Review: A Male President for Mount Holyoke College: The Failed Fight to Maintain Female Leadership, 1934-1937

By Maher, Frinde | Radical Teacher, Fall 2014 | Go to article overview

Review: A Male President for Mount Holyoke College: The Failed Fight to Maintain Female Leadership, 1934-1937


Maher, Frinde, Radical Teacher


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A Male President for Mount Holyoke College: The Failed Fight to Maintain Female Leadership, 1934-1937 by Ann Karus Meeropol (McFarland 2014)

For almost two hundred years the histories of women's colleges in the United States have offered both examples of and templates for women's wider struggle for equality. The story of the 1937 presidential succession at Mt. Holyoke College, one of the early centers of higher education for women, shows vividly that these battles must be fought and refought in every generation. This book is a detailed and complex account of the ultimately failed struggle by the leaders of Mt. Holyoke to maintain their commitments to female leadership. From 1901 until 1937 Mary Woolley, the President, not only built the college into a strong and influential voice and exemplar for women's education. She also showed how educated women leaders might perform on a larger world stage. She was the sole American woman delegate to the 1931 Conference on the Reduction and Limitations of Armaments in Geneva, capping a series of national and international roles: member of the American Council of the Institute of Pacific Relations, acting President of the American Association of University Women, major speaker at the Sixth Conference on the Cause and Cure of War in 1931 in Washington, DC.

By the time of the Mount Holyoke Centennial in 1937, the new President of Mt. Holyoke had just been elected by the Board of Trustees. His name was Roswell Gray Ham and he came to Mt. Holyoke from Yale. In the Mt. Holyoke Alumnae Quarterly of November 1936 the President-elect was quoted as saying in part, "I see woman as the housekeeper of civilization, of the world's culture." (137) According to Meeropol, in subsequent months and years as President, Ham focused on the college rather than on any engagement with the wider world, with mixed results for the quality of the faculty and for student development. The highly qualified female-dominated faculty became one dominated by males, a number of them from Yale. Woolley's broader vision was lost.

Most of this book is a careful reconstruction of the process by which the Mount Holyoke Board of Trustees, dominated by powerful businessmen and their female allies, arranged for the successor to Mary Woolley to be a man. This upsetting of all expectations for Mt. Holyoke's future leadership prevailed in the face of the strong, eloquent but ultimately ineffectual voices of faculty, students, alumnae and, not least, Mary Woolley herself. Meeropol expertly guides the reader through a dense thicket of documentation--letters, press releases, newspaper articles--all that a compendious archive might offer the researcher.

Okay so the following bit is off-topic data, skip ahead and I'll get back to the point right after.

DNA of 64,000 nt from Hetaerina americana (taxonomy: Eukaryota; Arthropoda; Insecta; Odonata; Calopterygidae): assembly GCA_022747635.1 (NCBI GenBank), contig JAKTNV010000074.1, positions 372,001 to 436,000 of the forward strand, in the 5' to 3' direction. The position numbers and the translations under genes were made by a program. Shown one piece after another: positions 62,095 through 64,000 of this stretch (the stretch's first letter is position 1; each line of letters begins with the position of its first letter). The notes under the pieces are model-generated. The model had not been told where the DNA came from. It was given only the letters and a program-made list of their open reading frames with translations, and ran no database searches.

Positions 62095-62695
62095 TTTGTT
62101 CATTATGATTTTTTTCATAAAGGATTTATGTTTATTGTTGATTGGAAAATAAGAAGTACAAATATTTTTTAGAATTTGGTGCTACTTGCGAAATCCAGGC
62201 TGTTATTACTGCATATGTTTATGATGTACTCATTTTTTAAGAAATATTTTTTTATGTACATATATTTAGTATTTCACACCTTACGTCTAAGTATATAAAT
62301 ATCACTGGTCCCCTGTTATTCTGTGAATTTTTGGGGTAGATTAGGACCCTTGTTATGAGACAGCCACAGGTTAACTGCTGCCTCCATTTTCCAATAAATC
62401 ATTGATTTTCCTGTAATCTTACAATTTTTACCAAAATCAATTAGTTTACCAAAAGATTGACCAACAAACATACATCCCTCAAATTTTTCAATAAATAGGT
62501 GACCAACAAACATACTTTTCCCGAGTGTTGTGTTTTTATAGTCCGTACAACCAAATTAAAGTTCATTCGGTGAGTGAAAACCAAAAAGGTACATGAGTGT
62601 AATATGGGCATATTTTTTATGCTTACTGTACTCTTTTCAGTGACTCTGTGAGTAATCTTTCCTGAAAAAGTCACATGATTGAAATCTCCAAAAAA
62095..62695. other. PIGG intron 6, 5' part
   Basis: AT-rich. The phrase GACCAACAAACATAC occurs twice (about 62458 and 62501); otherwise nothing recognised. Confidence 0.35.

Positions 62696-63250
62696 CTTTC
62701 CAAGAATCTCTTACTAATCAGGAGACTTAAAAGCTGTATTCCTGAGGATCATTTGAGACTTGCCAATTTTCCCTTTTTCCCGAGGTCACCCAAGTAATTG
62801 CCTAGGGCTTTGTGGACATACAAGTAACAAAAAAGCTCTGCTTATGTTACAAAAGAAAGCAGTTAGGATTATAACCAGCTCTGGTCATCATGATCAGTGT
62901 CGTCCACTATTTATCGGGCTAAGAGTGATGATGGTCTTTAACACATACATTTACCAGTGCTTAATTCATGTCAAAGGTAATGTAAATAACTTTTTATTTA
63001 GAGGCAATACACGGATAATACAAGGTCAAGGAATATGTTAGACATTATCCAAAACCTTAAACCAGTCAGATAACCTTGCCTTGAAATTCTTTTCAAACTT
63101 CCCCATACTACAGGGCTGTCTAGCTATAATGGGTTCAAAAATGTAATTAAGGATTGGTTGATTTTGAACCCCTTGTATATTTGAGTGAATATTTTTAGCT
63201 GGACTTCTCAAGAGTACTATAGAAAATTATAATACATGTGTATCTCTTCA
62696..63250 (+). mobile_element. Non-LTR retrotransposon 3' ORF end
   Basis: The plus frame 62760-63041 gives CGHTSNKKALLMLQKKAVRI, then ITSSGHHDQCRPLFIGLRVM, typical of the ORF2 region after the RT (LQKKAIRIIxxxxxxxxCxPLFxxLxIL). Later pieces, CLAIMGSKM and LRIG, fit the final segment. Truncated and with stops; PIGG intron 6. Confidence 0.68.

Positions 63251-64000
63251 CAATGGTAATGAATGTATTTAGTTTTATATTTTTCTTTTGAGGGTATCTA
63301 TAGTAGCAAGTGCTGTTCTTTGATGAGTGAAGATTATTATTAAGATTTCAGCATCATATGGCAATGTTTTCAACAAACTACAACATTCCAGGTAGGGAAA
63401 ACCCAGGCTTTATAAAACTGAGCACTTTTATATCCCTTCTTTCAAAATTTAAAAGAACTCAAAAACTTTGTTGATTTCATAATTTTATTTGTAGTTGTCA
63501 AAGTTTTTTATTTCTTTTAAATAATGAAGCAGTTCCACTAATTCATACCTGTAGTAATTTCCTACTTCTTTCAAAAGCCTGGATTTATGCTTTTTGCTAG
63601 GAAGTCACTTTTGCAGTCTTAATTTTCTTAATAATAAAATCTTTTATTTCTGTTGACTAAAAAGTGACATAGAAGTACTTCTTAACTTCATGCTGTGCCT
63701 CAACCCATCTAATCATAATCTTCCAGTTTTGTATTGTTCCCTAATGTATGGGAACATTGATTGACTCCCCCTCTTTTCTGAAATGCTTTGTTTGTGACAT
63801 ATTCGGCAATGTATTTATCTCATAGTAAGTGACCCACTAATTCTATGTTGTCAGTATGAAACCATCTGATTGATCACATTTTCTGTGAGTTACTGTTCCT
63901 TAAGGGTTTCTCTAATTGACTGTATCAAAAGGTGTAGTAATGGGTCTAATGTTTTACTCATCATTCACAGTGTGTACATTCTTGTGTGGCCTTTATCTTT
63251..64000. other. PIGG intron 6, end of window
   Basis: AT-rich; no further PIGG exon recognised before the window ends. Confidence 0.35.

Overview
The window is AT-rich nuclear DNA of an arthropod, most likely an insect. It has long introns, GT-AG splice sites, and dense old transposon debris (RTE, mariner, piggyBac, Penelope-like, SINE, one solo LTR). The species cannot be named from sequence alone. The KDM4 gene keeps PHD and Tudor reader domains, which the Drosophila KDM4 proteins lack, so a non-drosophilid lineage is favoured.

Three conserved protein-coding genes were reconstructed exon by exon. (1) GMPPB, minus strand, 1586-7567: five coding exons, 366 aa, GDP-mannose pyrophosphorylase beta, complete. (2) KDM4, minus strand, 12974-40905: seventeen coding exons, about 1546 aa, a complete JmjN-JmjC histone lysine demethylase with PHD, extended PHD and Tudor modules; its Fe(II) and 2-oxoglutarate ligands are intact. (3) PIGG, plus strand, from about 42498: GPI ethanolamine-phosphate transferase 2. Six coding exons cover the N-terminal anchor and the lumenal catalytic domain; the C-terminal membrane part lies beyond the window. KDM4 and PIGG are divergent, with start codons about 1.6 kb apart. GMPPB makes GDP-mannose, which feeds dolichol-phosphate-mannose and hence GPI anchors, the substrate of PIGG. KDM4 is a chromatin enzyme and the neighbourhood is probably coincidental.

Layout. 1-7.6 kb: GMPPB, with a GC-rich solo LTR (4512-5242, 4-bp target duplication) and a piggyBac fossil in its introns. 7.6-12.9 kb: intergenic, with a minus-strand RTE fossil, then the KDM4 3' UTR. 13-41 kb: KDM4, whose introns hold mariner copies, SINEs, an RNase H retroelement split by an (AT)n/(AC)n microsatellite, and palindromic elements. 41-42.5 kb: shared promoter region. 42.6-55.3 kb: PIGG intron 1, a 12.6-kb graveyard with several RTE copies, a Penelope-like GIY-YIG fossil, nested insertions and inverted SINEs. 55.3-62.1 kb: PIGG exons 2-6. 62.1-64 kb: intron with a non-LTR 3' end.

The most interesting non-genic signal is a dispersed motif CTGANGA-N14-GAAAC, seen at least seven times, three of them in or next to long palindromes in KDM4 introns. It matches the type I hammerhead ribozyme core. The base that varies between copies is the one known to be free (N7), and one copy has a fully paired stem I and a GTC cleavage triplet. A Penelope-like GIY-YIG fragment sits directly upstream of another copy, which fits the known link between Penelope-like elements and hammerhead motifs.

The arguments she quotes for and against recruiting a man for the job are eloquent examples of the discourses surrounding single-sex education and the education of women generally, discourses that persist today. For example, one eager alumna wrote to Ham that "if there is anything that Mt. Holyoke needs, it is just what you can bring--a good healthy Western breeze, a normal family in the President's house, and a masculine point of view." (128) Woolley's closest relationship was with the woman she lived with, Jeannette Marks, and this example of overt lesbian-baiting was typical of many contemporary reactions across the world of women's colleges to the leadership of unmarried women.

But on the other hand, from another alum: "We have a tradition of the widening of opportunities for women ... We don't teach or preach feminism, we have never thought of it as something to be taught. All we want at Mt. Holyoke is the right to use what brains the Lord gave us.... So long as the men's colleges maintain a closed door against women on their faculties, so long as opportunities for women are limited, our [resistance] to your appointment is natural." (146)

The story as Meeropol tells it is fascinating on its own terms, and anyone who has wondered about the politics of university life, presidential searches above all, will get a vivid picture of the ups and downs of a process whose outcome was never by any means certain. …

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